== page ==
Caring for an aging loved one is often an emotional experience. Aging often comes with a loss of memory, which can be devastating for families and confusing for seniors. It becomes even more complicated with legal matters, as a diagnosis of dementia or Alzheimer’s can render an individual legally incompetent in the eyes of the law.
A study on memory loss recently discovered that Alzheimer’s can begin to change one’s brain 20 years before symptoms ever manifest. Thankfully, there are several steps one can take to prepare for late-in-life legal decisions.
Legal preparations for aging adults
It is often that children of parents with dementia end up making decisions on their behalf. For legal considerations, like the drawing of a will or establishing power of attorney, these decisions may have serious implications. Each state has different legal standards for determining mental competence with dementia, but most states consider adults showing early symptoms as legally competent. However, many families take these developments as a sign to begin drafting end-of-life estate plans like a will or establishing a power of attorney.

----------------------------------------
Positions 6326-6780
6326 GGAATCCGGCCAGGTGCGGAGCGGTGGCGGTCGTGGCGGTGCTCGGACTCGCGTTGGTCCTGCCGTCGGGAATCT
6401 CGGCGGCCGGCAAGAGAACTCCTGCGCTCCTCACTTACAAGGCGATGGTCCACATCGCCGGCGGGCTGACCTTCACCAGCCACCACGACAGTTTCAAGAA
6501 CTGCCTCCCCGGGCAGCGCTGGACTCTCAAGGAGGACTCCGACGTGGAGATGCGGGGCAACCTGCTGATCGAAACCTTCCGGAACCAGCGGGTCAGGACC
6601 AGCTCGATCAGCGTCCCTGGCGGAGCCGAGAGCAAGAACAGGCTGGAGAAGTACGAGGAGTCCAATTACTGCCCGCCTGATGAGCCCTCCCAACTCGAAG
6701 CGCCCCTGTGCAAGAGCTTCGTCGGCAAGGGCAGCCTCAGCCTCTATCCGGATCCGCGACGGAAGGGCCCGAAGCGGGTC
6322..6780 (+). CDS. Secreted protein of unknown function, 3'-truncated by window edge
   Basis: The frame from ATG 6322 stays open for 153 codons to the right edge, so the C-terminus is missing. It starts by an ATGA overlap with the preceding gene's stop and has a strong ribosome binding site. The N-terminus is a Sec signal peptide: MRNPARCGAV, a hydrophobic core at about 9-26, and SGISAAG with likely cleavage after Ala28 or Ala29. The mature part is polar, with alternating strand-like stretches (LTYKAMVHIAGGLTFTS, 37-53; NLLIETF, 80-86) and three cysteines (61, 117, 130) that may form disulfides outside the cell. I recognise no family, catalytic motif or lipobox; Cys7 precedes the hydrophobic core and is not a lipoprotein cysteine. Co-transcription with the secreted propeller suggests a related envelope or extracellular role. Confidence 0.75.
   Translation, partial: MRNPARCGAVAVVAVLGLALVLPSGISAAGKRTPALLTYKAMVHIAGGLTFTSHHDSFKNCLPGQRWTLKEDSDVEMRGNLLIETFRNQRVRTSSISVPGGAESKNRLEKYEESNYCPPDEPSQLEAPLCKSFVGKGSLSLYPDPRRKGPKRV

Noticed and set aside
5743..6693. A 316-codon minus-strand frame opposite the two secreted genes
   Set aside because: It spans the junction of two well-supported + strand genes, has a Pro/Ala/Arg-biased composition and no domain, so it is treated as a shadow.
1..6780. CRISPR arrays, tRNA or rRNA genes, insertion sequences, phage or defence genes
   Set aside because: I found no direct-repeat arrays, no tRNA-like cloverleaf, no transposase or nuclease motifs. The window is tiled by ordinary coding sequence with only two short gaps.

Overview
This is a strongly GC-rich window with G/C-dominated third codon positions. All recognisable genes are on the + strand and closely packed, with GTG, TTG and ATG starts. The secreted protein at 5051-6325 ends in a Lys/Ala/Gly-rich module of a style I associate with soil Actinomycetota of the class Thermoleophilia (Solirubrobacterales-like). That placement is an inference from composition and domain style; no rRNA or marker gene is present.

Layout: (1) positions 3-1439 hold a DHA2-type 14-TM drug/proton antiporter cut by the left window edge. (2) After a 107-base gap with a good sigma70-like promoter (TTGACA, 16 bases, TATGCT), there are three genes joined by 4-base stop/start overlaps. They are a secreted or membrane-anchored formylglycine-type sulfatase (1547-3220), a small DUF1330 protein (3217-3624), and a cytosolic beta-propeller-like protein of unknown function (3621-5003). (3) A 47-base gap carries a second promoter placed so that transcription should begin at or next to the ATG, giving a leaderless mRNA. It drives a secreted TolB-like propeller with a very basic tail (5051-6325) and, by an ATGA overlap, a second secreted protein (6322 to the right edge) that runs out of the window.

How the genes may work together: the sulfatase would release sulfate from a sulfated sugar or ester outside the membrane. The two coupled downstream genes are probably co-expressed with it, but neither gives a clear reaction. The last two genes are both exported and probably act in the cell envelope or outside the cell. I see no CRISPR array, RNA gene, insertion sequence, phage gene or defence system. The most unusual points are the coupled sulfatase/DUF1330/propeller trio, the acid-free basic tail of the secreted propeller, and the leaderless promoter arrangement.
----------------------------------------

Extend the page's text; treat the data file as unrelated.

A durable power of attorney
A durable power of attorney designates another individual, usually a family member or lawyer, to make legal decisions on one’s behalf. Once dementia sets in, having a legal proxy will ensure a trusted individual makes all financial and health decisions. Remember, one must establish a durable power of attorney before considered mentally incompetent by the state. Otherwise, someone with plans to dispute end-of-life decision making may challenge the designation.
Draft a will
Experts recommend that every adult over the age of 18 should have a will. For middle-aged adults experiencing memory loss, sooner is better. Collaboratively drafting a will with family members can help collect the necessary inventory of assets, deeds, tax documents, debt and insurance policies. A will is also an opportunity for an aging adult to express any end-of-life medical preferences or exclusions.
Necessary legal counsel
End-of-life planning is an emotional and legally complicated experience. Many families secure the services of a local lawyer experienced with elder law to help ensure these documents are all in order. Legal help may also allow families to focus on each other and prioritize the wishes of an aging family member.